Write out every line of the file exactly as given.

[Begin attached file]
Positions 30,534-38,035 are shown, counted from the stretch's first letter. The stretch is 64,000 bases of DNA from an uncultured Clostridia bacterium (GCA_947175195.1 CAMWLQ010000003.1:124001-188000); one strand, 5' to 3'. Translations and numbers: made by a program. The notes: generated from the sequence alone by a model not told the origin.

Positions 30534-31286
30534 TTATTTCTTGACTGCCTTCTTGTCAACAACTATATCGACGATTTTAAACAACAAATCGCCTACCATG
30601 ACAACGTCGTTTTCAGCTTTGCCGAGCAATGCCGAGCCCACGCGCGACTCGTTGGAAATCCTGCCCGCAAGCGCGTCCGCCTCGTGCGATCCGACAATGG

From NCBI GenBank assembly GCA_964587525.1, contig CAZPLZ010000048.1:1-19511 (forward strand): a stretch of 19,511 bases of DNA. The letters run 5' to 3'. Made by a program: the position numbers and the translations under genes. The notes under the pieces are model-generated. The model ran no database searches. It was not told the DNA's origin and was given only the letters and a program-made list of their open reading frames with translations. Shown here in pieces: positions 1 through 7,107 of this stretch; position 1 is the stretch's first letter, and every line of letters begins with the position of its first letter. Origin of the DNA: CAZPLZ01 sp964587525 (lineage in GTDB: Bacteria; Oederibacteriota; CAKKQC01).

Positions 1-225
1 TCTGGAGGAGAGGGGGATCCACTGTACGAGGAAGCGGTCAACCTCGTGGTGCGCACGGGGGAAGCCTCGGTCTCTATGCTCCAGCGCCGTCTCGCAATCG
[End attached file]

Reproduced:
Positions 30,534-38,035 are shown, counted from the stretch's first letter. The stretch is 64,000 bases of DNA from an uncultured Clostridia bacterium (GCA_947175195.1 CAMWLQ010000003.1:124001-188000); one strand, 5' to 3'. Translations and numbers: made by a program. The notes: generated from the sequence alone by a model not told the origin.

Positions 30534-31286
30534 TTATTTCTTGACTGCCTTCTTGTCAACAACTATATCGACGATTTTAAACAACAAATCGCCTACCATG
30601 ACAACGTCGTTTTCAGCTTTGCCGAGCAATGCCGAGCCCACGCGCGACTCGTTGGAAATCCTGCCCGCAAGCGCGTCCGCCTCGTGCGATCCGACAATGG

From NCBI GenBank assembly GCA_964587525.1, contig CAZPLZ010000048.1:1-19511 (forward strand): a stretch of 19,511 bases of DNA. The letters run 5' to 3'. Made by a program: the position numbers and the translations under genes. The notes under the pieces are model-generated. The model ran no database searches. It was not told the DNA's origin and was given only the letters and a program-made list of their open reading frames with translations. Shown here in pieces: positions 1 through 7,107 of this stretch; position 1 is the stretch's first letter, and every line of letters begins with the position of its first letter. Origin of the DNA: CAZPLZ01 sp964587525 (lineage in GTDB: Bacteria; Oederibacteriota; CAKKQC01).

Positions 1-225
1 TCTGGAGGAGAGGGGGATCCACTGTACGAGGAAGCGGTCAACCTCGTGGTGCGCACGGGGGAAGCCTCGGTCTCTATGCTCCAGCGCCGTCTCGCAATCG